• Bioterrorism as a voter fraud mechanism

    In the early 1980s, a guru named Bhagwan Shree Rajneesh and his hundreds of followers, called Rajneeshees, relocated from India to a 64,000-acre ranch in Wasco County, Oregon, a rural area of roughly 21,000 people at the time. Rajneesh’s plan to build more houses on the ranch to accommodate his followers was denied by county officials. Rajneesh had an idea: to win seats on the County Commission, the Rajneeshees decided to suppress non-Rajneeshees voters by poisoning thousands of residents with Salmonella prior to election day, and then recruit thousands of homeless people from nearby cities and offering them food if they voted for Rajneeshees-backed candidates.

     

  • Avian flu viruses has all the ingredients necessary for the emergence of 1918 influenza-like virus

    The 1918, or “Spanish flu,” pandemic was one of recorded history’s most devastating outbreaks of disease, resulting in an estimated forty million deaths worldwide. Researchers have shown that circulating avian influenza viruses contain all the genetic ingredients necessary to underpin the emergence of a virus similar to the deadly 1918 influenza virus. The researchers have identified eight genes from influenza viruses isolated from wild ducks that possessed remarkable genetic similarities to the genes that made up the 1918 pandemic flu virus.

  • Advancing microbial forensics to respond to global biological outbreaks

    Much as human DNA can be used as evidence in criminal trials, genetic information about microorganisms can be analyzed to identify pathogens or other biological agents in the event of a suspicious disease outbreak. Biological outbreaks can include natural occurrences, accidental, or negligent releases from laboratories, biocrimes aimed at individuals or small groups, or acts of bioterrorism and biowarfare intended to affect large populations. The tools and methods used to investigate such outbreaks belong to an emerging discipline known as microbial forensics, but the field faces substantial scientific and technical challenges, says a new report.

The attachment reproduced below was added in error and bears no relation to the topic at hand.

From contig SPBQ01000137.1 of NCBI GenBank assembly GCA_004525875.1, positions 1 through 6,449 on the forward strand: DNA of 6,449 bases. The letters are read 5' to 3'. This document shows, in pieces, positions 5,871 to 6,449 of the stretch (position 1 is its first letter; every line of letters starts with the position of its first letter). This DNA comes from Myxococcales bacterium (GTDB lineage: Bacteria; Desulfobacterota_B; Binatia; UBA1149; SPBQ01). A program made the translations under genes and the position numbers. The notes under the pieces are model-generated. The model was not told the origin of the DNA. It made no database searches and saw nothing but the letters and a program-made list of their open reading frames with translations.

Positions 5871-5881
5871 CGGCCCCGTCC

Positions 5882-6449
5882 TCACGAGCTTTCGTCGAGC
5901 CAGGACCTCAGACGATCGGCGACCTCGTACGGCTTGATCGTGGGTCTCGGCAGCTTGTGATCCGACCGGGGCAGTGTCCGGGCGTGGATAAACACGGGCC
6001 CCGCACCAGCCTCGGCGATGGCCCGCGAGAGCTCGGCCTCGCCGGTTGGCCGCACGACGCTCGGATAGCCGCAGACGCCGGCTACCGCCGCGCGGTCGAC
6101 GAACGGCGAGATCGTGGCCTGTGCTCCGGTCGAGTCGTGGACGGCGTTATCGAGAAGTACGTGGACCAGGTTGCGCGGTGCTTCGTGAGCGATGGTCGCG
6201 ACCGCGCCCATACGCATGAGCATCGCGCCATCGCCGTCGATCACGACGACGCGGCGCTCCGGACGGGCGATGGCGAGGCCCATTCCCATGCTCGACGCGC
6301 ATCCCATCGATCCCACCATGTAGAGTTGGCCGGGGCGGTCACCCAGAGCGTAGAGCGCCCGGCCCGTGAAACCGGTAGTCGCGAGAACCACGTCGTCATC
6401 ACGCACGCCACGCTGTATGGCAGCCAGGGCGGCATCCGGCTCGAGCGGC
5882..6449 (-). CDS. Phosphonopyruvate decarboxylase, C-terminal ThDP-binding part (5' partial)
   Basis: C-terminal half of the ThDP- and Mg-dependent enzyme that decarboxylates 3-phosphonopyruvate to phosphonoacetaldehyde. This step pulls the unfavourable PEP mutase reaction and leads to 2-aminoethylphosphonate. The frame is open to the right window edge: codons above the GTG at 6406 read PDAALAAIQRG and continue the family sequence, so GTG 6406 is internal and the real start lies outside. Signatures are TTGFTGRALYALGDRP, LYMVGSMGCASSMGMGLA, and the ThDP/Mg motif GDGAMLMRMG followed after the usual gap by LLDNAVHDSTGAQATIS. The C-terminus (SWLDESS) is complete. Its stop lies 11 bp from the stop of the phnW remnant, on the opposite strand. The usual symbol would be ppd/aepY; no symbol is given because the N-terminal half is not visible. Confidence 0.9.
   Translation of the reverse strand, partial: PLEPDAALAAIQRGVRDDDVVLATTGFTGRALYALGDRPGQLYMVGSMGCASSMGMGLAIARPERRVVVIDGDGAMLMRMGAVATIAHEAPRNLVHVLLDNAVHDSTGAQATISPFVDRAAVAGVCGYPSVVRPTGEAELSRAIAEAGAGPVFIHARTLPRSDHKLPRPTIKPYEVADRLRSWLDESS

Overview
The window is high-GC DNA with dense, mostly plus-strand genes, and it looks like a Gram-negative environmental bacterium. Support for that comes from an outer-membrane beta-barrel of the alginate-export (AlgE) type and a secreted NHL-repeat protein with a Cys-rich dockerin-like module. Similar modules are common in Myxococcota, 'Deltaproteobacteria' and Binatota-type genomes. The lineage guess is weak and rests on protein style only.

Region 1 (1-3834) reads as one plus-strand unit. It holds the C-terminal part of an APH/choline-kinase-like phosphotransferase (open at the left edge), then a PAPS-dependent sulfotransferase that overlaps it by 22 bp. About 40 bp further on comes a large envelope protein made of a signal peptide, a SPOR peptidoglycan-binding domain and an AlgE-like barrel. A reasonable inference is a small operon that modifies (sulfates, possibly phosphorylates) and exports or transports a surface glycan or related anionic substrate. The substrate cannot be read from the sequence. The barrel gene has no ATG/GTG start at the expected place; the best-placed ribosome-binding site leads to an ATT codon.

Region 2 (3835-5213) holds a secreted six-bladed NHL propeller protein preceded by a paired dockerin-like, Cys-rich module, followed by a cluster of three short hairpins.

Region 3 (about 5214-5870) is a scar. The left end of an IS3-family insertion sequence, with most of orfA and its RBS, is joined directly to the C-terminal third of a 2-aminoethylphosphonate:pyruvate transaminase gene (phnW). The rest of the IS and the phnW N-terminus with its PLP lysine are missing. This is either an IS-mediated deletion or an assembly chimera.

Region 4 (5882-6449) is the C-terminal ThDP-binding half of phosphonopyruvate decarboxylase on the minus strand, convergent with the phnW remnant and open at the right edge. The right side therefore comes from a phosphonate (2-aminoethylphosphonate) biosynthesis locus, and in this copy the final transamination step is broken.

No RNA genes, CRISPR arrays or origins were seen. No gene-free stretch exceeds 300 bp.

• Wiping out malaria-carrying mosquitoes with male-only offspring

    Over 3.4 billion people are at risk from contracting malaria, and an estimated 627,000 people die each year from the disease. Scientists have modified mosquitoes to produce sperm that will only create males, pioneering a fresh approach to eradicating malaria.

  • Scientists divided on whether to destroy last stocks of smallpox virus

    While smallpox has been eradicated since 1980, the World Health Organization (WHO) still maintains a stockpile of the virus — a measure which is becoming an increasingly contentious issue for members of the 194-nation organization. Some scientists argue that the stockpiles of the virus should be maintained until there is a completely confirmed response to any possible future smallpox outbreak, while other scientists argue that the danger of an accidental outbreak or terrorist bioattack using the virus far outweighed any advances to be made by additional live testing.

  • Scientists: immediate action required to address superbugs’ threat

    Scientists warn that drug-resistant superbugs demand an immediate, serious response and that the steps required to plan for these pathogens were not properly taken in previous decades. “[A] world without effective antibiotics would be ‘deadly,’ with routine surgery, treatments for cancer and diabetes and organ transplants becoming impossible,” says one scientist. The scientists warn that if action is not taken immediately, the massive health gains made since Alexander Fleming’s discovery of penicillin in 1928 will be lost forever.

  • Leidos awarded DHS Plum Island biolab contract

    DHS awarded Reston, Virginia-based Leidos a prime contract to support and supplement the Science and Technology (S&T) Agricultural Scientific Program at the Plum Island Animal Disease Center (PIADC). The single-award time and materials (T&M) contract has a one-year base period of performance, four one-year options, and a total contract value of approximately $12 million if all options are exercised. Work will be performed in Orient Point, New York.